Three pieces of legislation dealing with sexual predators were introduced within the last week in Sacramento.
The first, Senate Bill 1204, was authored by Sen. George Runner. SB1204 would require sex offenders to register online addresses with state law enforcement.
Failure to do so would earn them a penalty of six months in jail. The measure passed the Senate Public Safety Committee and moves to the Senate Appropriations Committee for further consideration.
"We know where they live and now we will know what web pages, instant messaging names and email addresses they control," Runner said. "The Internet has become a virtual playground to predators. It makes sense to force convicted sex offenders to share their online addresses with law enforcement."
Besides registering online addresses, one of the objectives of SB 1204 is to prevent sex offenders from joining Facebook, MySpace and other social networking websites. While on parole, sex offenders can be prohibited from accessing social networking sites. Once parole is completed, however, a sex offender is free to join such sites.
By requiring sex offenders to register their online addresses, SB 1204 not only creates a database for law enforcement but creates a tool, which can be used to remove sexual predators from social networking sites.
While the law cannot directly prohibit sex offenders who are no longer on parole from joining, Runner hopes that online address information collected under SB 1204 may be used to permit social networking sites like Facebook and MySpace to voluntarily purge registered sex offenders from the sites.
Senator Tony Strickland introduced SB 1253, which would prohibit a defendant convicted of lewd or lascivious acts on a child being placed or residing within a half-mile ofo the child victim's residence.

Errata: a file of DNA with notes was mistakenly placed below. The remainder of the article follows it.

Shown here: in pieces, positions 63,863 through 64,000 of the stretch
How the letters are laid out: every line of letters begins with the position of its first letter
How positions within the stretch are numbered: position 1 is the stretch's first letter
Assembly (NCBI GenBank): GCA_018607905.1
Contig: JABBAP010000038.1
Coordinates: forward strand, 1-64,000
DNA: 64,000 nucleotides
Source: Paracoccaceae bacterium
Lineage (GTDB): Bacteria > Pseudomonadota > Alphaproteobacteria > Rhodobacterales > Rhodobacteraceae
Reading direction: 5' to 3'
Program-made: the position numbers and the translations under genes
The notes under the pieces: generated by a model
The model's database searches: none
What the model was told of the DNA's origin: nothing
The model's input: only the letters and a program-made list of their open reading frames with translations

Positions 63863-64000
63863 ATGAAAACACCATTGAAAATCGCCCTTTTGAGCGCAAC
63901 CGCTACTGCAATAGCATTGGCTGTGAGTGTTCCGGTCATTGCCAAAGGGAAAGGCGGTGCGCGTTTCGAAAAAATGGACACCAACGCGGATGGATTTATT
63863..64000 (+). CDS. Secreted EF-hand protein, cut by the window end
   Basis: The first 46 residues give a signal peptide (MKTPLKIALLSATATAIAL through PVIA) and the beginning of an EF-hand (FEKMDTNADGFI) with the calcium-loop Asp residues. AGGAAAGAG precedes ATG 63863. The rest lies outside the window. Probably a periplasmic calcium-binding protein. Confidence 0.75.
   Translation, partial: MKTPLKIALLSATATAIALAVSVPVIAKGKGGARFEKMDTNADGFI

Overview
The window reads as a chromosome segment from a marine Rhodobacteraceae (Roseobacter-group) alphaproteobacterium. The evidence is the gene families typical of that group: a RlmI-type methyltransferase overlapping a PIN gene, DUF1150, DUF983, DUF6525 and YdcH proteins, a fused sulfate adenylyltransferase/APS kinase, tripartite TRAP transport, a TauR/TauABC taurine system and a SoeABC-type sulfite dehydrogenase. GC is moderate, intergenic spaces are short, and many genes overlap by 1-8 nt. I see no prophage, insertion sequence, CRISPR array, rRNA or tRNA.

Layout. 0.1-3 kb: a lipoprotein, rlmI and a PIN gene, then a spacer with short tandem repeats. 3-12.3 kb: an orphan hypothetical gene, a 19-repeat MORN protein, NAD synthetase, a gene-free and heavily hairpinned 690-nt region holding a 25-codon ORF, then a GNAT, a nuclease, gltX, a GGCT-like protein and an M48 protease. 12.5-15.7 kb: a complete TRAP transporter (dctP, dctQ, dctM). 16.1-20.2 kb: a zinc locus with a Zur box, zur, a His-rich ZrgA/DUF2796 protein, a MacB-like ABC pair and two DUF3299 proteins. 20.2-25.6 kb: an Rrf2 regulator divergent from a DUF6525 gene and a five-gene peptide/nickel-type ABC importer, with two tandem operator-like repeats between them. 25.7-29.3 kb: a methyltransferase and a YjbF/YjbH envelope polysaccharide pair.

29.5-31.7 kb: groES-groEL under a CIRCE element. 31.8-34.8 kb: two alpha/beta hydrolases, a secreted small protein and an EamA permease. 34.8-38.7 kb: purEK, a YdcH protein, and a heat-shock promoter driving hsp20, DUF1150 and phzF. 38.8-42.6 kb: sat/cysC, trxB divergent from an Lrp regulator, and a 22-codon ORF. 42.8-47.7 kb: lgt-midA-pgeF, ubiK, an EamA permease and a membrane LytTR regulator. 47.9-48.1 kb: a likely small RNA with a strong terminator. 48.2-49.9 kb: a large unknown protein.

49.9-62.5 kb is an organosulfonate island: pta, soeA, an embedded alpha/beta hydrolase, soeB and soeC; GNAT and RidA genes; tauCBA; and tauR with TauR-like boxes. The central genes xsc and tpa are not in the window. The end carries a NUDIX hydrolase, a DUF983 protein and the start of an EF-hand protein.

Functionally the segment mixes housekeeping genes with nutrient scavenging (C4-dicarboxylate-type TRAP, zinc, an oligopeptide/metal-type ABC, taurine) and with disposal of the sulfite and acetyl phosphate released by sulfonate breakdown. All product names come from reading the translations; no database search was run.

This differs from existing law that restricts residence within a half-mile of a school or park.
"We need to do all we can to protect children who are victims of sexual assault. We need to make sure these kids are kept safe and feel protected in their neighborhood," Strickland said. "While there's still more to be done to crack down on child molesters, my bill is a step in the right direction towards ensuring these kids' safety."
SB 1253 passed the Senate Public Safety Committee and is headed for the Senate floor for a full vote.
Perhaps the bill that's received the most attention is AB1844, or "Chelsea's Law," authored by Assemblyman Nathan Fletcher of San Diego and named for murder victim Chelsea King. Convicted sex offender John Gardner III has confessed to killing King and another area teen, Amber Dubois.
The new law strengthens penalties for forcible sex crimes against children, depending on the victim's age and severity of the crime. It adds to state law a one strike sentencing provision, lifetime parole and GPS monitoring and establishes "safe zones" that would prohibit sex offenders from visiting places where children congregate.
"Today is the first hurdle in the process to better protect California's children from violent sexual predators. The broad, bipartisan support we received from the committee is further proof that public safety and the protection of California's children, is not a partisan issue. Public safety is the very reason government exists," Fletcher said.
Chelsea's Law now goes to the Assembly Appropriations Committee for consideration.